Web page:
A classic example of the idiocy described below is pictured above.
We have allowed the national chains Rally's, White Castle and Walgreen's to construct a suburban maze in the middle of a densely populated urban area, with multiple curb cuts, each building set back from the street.
But the part that continues to amaze me is that in each instance, if you're crossing either Vincennes or Spring using push button signals that may or may not work -- the terrors of vehicular traffic here is another story entirely, as we seem determined not to calm traffic or place trucks where they should be -- you cannot proceed directly to the business's door using the layout built for your feet.
That's because it was designed for cars, NOT your feet.
Rather, one either must traverse corner landscaping, which works for me only because I'm not in a wheelchair, or use the entry lanes alongside oblivious autos. In short, these three businesses are built and situated adjacent to sidewalks in an area of prime potential walkability, and simultaneously are cut off from use as a walker.
Director of Mayhem John Rosenbarger was on duty when these were approved. Anyone interested in holding his or her breath until he explains why atrocities like this occurred?
I didn't think so, seeing as the human instinct is to live, even if butchers like Rosenbarger and Warren Nash continue to deposit their paychecks for ... what?
IS YOUR CITY PEDESTRIAN-UNFRIENDLY?, by Sarah Kobos (Strong Towns)
As more and more people say they want to live in walkable neighborhoods, it’s fun to watch the old-school, suburban developers squirm. Unwilling to change what they do, they instead attempt to market their car-centric products as “pedestrian friendly.” Generally, this occurs at planning commission meetings, where words like “walkability” and “pedestrian amenities” are tossed around like claims in a presidential debate. It sounds great when they say it, but there’s no substance behind the jargon.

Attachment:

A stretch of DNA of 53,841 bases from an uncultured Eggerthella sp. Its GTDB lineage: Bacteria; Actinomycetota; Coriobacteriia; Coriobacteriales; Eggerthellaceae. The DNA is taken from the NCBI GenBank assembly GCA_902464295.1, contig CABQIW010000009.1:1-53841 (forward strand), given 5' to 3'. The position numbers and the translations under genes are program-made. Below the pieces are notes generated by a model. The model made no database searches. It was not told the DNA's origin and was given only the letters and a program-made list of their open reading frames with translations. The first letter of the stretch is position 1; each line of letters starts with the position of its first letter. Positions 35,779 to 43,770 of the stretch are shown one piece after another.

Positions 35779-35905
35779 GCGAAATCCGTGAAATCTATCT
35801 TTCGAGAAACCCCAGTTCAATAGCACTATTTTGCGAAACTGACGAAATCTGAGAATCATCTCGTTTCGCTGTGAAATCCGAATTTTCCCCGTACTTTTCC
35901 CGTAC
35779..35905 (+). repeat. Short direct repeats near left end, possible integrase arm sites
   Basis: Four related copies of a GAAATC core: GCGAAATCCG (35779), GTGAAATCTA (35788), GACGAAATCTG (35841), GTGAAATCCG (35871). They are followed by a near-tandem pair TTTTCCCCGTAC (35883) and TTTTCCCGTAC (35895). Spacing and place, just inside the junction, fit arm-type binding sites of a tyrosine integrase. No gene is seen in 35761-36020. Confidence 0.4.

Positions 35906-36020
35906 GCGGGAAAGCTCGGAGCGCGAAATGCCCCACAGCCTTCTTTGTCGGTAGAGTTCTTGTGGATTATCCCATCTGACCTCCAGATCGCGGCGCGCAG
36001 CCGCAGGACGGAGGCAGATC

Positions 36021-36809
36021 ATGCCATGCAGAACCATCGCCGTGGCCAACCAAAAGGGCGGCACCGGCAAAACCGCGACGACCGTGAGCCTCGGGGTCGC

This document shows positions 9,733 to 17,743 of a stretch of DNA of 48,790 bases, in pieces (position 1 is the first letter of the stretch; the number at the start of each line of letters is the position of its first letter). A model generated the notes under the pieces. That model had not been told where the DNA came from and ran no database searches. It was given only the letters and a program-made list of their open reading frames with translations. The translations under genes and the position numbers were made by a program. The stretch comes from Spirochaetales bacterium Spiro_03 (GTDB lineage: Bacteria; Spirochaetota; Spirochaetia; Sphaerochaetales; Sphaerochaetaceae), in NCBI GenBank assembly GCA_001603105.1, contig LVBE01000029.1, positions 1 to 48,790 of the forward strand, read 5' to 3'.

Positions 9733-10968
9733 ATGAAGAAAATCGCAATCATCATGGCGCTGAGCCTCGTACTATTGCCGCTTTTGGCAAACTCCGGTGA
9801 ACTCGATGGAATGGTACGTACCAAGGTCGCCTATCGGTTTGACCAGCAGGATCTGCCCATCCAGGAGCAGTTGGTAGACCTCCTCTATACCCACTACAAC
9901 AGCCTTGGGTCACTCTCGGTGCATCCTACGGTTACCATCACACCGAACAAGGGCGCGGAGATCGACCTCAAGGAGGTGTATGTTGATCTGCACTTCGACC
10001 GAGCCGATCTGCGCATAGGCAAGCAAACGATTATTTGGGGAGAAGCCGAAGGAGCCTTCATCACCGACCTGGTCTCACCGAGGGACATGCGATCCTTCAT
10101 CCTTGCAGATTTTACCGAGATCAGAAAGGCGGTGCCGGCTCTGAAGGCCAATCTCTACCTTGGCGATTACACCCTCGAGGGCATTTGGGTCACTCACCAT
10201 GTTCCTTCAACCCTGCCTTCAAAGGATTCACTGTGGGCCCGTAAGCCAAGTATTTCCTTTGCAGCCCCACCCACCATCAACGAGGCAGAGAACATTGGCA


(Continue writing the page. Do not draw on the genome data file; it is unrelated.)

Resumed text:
Here are just a few of my favorite pedestrian unfriendly amenities.
- THE SIDEWALK TO NOWHERE
- HIGH-SPEED DRIVEWAYS
- MULTIPLE CURB CUTS
- DEEP SETBACKS
- WHERE IN THE WORLD IS CARMEN SAN DIEGO… AND WHERE THE !@#%*#! IS THE FRONT DOOR?
- ENORMOUS PARKING LOTS
- TITANIC SCALE
- BLANK WALLS
- ELEVATION DROPS
Then this. I see examples of each of these in New Albany every single day,as noted above. What is Team Gahan and his Bored of Works doing apart from coordinating the political finance largess from paving bids?
BUT WE CAN’T JUST BLAME THE DEVELOPERS
It’s not just old-school developers who design barriers into the pedestrian experience. Every day, people who don’t drive experience discrimination in the form of bad street design, sidewalk obstacles and blithe disregard for their needs.
A few common examples…
WHOOPS! WE FORGOT!
The most common form of pedestrian unfriendliness is the ubiquitous street without a sidewalk.
THE SIDEWALK STORAGE AREA
Many street crews obviously see the sidewalk as a convenient place to store construction materials, park cars, and locate temporary signage, even if it means that a person in a wheelchair has absolutely no way to cross the barrier.
Imagine the outrage if utilities were placed in the middle of traffic lanes, forcing cars to bob and weave their way down the street. This casual disregard for the needs of people who use sidewalks is an impressive symbol of how we prioritize auto travel over all other modes.
THE OBLIQUE RAMP
Why pay for two ramps when just one completely unsafe ramp will do?
NO RAMP AT ALL
It’s like CrossFit for disabled people.
LACK OF STREET TREES
If you live in the south, trees make a dramatic difference to people who walk.
I could go on, but you get the idea. We’ve spent the better part of 70 years building our cities for cars, not people, and it shows. It’s time to make walkability a priority, not just a feel-good buzzword.
Awareness is the first step. The more we can help our neighbors and elected officials recognize obstacles to walkability, the sooner we can make our cities better and healthier places for everyone.
Let’s get this conversation started! Share your examples of affronts to walkability on Twitter, Facebook and Instagram using the hashtag #PedestrianUnfriendly.